July 30, 2014
Aaron Shelmire

Create an Army of Raspberry Pi Honeypots on a Budget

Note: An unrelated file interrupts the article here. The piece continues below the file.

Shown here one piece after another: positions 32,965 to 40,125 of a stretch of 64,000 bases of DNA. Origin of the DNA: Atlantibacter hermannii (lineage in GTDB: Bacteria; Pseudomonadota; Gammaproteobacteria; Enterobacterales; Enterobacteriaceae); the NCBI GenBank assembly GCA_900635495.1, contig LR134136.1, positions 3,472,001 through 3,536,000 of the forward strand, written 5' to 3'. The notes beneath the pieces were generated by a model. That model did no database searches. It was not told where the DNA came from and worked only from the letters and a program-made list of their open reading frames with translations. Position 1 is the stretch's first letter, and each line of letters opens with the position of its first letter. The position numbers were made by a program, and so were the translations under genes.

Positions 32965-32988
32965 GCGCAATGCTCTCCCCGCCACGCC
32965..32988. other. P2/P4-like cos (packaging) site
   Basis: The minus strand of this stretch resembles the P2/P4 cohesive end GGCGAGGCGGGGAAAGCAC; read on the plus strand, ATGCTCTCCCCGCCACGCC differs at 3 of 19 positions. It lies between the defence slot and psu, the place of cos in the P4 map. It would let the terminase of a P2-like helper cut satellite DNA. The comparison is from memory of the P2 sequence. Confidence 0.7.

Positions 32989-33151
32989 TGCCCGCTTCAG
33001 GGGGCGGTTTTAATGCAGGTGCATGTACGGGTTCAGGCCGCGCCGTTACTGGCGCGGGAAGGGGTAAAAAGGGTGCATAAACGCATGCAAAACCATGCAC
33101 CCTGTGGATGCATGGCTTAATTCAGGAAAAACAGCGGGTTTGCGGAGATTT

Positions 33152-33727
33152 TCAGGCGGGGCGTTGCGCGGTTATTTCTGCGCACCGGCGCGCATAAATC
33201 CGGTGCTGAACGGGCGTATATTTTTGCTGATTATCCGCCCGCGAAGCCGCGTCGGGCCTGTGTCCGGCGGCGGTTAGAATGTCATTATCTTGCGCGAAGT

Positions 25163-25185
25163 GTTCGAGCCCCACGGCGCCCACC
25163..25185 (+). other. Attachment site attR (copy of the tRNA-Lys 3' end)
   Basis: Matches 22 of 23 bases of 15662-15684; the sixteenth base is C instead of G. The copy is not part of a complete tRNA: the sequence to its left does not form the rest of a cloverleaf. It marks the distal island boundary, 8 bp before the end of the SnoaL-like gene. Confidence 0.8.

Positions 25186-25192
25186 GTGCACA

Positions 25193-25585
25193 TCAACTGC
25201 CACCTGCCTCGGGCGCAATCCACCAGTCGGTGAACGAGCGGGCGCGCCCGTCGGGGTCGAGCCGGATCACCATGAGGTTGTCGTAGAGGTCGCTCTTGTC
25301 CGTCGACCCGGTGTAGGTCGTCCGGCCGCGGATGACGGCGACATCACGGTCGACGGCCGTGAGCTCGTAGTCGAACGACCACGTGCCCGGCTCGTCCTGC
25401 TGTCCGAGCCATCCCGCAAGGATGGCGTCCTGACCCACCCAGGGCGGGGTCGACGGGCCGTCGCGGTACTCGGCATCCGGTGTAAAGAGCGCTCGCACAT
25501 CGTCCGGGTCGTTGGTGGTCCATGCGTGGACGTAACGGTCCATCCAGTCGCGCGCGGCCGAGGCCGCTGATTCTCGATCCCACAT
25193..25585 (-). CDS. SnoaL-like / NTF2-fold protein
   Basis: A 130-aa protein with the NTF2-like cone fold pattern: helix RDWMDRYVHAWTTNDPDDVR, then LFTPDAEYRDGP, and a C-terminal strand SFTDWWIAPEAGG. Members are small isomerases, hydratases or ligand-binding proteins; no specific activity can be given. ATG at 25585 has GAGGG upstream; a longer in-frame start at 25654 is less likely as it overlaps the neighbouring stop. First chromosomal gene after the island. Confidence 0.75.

<p>Hi! My name is <a href="http://www.linkedin.com/in/nathanmyee" target="_blank">Nathan Yee</a> and I’m an intern at ThreatStream. I’m studying computer science and mathematics at the <a href="http://www.arizona.edu/" target="_blank">University of Arizona</a>. Most recently, I worked on deploying a Raspberry Pi as a Dionaea honeypot for the recently announced <a href="http://threatstream.github.io/mhn/" target="_blank">Modern Honey Network</a> project.</p><h2><span style="line-height: 1.6;">Why Internal Honeypots?</span></h2><p><span style="line-height: 1.6;">Let’s start with a plausible scenario. A colleague opens a link from an email which promises pictures of <a href="http://www.vpfunworld.com/wp-content/uploads/2014/03/cute-puppy-photos-.jpg" target="_blank">cute puppies</a>, but it’s actually malware which installs an <a href="http://en.wikipedia.org/wiki/Advanced_persistent_threat" target="_blank">advanced persistent threat</a> (APT) malware kit. Now, the attacker has access to the compromised machine and our internal network. She begins scanning the network to start the covert information gathering process and to find additional exploitable machines.</span></p><p>Organizations typically focus on monitoring inbound and outbound network traffic via firewalls, yet ignore internal network traffic due to the complexity involved. In the scenario above, a firewall will not protect or alert us.</p><p>By running honeypots on our internal network, we are able to detect anomalous events. We gain awareness and insight into our network when network hosts interact with a Raspberry Pi honeypot sensor. Since there isn’t a good reason to interact with it (since it doesn’t do anything), activity on the Raspberry Pi is usually indicative of something roaming around our network and a possible security breach.</p><h2><span style="line-height: 1.6;">Why Raspberry Pi?</span></h2><p><span style="line-height: 1.6;">We wanted to use a Raspberry Pi as a honeypot because of its low profile, minimal power consumption, and most importantly, it’s CHEAP! Understandably, not everyone has a big budget to spend on monitoring things like internal network traffic. Raspberry Pi devices are cost effective, so it is realistic to add 30 network sensors, which would cost around $1,000. Imagine (and experience for yourself) how powerful it is to add this kind of tooling to your security arsenal (or your house)!</span></p><h2>MHN + Raspberry Pi = #WINNING</h2><p>When we released MHN, it included the capability of deploying four types of honeypots: Dionaea, Kippo, Snort, and Conpot. These are deployed across servers worldwide to collect a diverse set of threat intelligence indicators.</p><p>We want to make the process of adding a Raspberry Pi to an MHN system easy and painless. It is my hope I’ve been successful here. It’s as simple as running a single command. Last week I created a <a href="https://github.com/threatstream/mhn/wiki/Deploying-Dionaea-on-a-Raspberry-Pi" target="_blank">step-by-step tutorial</a> with lots of pictures that covers the process from start to finish.</p><p><img alt="" src="https://cdn.filestackcontent.com/mluNYgp5RDu8GUFrMJgt"/></p><p><span style="line-height: 1.6;">If you have any comments, questions, or feedback, feel free to contact us at <a href="mailto:modern-honey-network@googlegroups.com?subject=MHN%20raspberry%20pi%20question">modern-honey-network@googlegroups.com</a></span><span style="line-height: 1.6;">. We created the Raspberry Pi and MHN integration to collectively help others with an important, but often overlooked aspect of network security. Stay tuned for more as this project continues to evolve!</span></p>

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